Mission Possible: Excellent Clinical Logistics

Insightful integration of Contract Manufacturing Organizations into clinical trial business

By Jens Mattuschka and Henriette Frangillo-Engler, Clinical Logistics Services, PAREXEL International

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The clinical trial supply chain is a conglomerate of many individual, sometimes multifarious, links that must be reasonably assembled to form a stable chain. It’s not simply a linear row consisting of a few simple tasks.

One significant supply chain challenge is properly incorporating third-party providers, such as manufacturing companies, focused on primary and secondary packaging of investigational medicinal products (IMPs) and other clinical trial materials (CTMs). Insufficient connections and non-existent manufacturing supply strategy could delay production timelines and potentially lead to considerable overspending. Inadequate product quantities or manufacturing capacities when needed are often the result of an improper planning process. This could increase costs along the entire clinical supply chain and raise the likelihood of study delays.

There are essential supply chain elements to consider when integrating third-party providers, especially with contract manufacturing organizations (CMOs), as well as best practices to improve information flow among clinical, logistics, manufacturing and IT teams.

Favorable clinical trials are those having a positive effect on the tested substance. Certainly, patient safety is a key focus. Formulation of the investigational product, its stability and all associated packaging aspects are essential in this regard. Sometimes good manufacturing practice (GMP) efforts to finish a product are underestimated by clinical R&D personnel. The only appropriate response for CMOs is to consistently educate sponsors and CRO stakeholders. Implementation of robust quality/technical agreements should be a given.

Recognizing the highest impact and importance of quality within the supply chain is a basic but often neglected element. Without an elaborated quality management mindset that embraces the supply chain, a clinical trial may not be successful. Quality does not start or finish with product manufacturing, however, it is one essential part that should never be omitted. The final study result is valuable only when all processes have been developed well in advance and when all possible known consequences have been thoroughly considered. The awareness of the field of work in which we are operating must be omnipresent and repeatedly verified.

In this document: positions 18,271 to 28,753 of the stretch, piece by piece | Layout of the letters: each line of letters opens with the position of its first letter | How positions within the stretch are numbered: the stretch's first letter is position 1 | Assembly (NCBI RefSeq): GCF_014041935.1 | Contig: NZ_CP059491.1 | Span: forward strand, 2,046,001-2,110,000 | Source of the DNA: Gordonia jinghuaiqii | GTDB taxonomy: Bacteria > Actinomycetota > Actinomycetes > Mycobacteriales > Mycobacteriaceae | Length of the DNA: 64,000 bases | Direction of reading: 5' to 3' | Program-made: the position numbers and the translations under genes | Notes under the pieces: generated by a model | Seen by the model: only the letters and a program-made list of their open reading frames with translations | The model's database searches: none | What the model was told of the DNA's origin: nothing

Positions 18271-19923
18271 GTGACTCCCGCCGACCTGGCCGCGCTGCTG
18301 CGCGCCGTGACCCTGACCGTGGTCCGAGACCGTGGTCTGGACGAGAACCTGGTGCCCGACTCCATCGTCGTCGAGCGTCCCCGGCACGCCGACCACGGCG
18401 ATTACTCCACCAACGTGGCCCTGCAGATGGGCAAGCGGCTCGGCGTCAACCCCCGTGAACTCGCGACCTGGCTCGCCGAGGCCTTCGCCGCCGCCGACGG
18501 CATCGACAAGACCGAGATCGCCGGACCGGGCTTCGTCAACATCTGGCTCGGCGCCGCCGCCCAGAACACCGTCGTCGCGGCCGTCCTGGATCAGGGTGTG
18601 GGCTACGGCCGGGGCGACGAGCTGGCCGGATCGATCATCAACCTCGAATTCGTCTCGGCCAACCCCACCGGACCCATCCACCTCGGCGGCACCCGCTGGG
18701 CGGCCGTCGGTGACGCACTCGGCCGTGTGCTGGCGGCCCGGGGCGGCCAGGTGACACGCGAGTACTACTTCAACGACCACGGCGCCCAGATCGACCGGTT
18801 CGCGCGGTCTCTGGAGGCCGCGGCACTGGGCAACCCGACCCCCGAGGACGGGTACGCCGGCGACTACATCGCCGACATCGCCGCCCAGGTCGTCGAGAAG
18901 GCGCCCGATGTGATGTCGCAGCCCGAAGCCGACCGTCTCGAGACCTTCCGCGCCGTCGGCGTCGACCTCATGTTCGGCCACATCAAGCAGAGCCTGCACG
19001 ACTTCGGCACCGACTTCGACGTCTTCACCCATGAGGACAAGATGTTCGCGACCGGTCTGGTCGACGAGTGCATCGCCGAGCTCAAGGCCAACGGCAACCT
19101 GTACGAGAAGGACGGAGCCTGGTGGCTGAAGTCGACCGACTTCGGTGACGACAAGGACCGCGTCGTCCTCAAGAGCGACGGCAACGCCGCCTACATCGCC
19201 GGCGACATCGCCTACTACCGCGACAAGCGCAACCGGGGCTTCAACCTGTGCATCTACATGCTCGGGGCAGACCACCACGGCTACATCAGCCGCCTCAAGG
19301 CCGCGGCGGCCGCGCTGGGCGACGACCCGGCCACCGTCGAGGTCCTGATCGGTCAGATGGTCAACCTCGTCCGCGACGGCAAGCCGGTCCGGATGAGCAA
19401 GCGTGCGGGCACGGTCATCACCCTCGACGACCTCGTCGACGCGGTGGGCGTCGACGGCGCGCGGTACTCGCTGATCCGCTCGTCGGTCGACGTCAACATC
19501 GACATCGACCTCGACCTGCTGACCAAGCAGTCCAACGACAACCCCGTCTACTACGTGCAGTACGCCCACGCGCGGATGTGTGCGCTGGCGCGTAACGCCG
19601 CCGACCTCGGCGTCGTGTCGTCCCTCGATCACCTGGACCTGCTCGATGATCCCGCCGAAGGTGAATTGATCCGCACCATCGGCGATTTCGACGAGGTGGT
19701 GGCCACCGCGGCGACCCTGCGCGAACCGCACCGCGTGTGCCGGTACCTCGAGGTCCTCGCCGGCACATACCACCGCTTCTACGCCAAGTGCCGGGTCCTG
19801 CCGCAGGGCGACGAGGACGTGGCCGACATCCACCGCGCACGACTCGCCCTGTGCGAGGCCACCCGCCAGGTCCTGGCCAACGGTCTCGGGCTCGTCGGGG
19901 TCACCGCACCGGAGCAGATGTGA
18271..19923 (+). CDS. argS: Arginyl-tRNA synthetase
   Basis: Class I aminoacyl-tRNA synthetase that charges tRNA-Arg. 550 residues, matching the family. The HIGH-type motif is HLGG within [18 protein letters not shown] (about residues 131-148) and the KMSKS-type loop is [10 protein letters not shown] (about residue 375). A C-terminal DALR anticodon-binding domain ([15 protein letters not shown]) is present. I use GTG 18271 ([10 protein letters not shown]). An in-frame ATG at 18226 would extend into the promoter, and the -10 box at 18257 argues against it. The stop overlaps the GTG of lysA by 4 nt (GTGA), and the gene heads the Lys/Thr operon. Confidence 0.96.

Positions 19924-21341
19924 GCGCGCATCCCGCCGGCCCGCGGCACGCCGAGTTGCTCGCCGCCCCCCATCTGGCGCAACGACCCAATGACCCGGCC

Who has not experienced the bullwhip effect in clinical supply chains? Due to limited transparency of demands along the supply chain — from the patient, investigator, clinical monitor, local depot, central distribution center, CMO or third party vendor involved in pre-production activities — last-minute orders or misuse of available stock hinders trial continuity and produces considerable inventory swings. This can not only have dramatic cost implications, but may also impact safety. Patients already enrolled into a clinical trial can be put at risk if not supplied with sufficient trial medication on time.

To make clinical logistics more efficient, one must understand the dependencies and evaluate and mitigate associated risks in advance. A single weak link in the chain can cause the entire ensemble to break.

Clinical supply planners are challenged with evaluating several aspects during the start-up phase, however, they often find themselves disconnected from the clinical team. Since CMOs are involved early in the supply chain stage of production, it is essential to embed manufacturing experts into the clinical trial core planning structure. CMOs must know the expected delivery time to sites and patients, as well as the required quantity and availability of the initial IMP batch. Likewise, they must have information about drug product shelf life and stability, which are essential for expiry management and drug handling at sites/patients.

A forward-looking distribution strategy includes the entire manufacturing element as part of the overall plan, forming a coherent, logical process long before packaging is complete. Expiry date management and distribution schemes should also be factored into the strategy. Packaging and label design, plus the impact of product characteristics — dosage form, temperature conditions — must also be considered.

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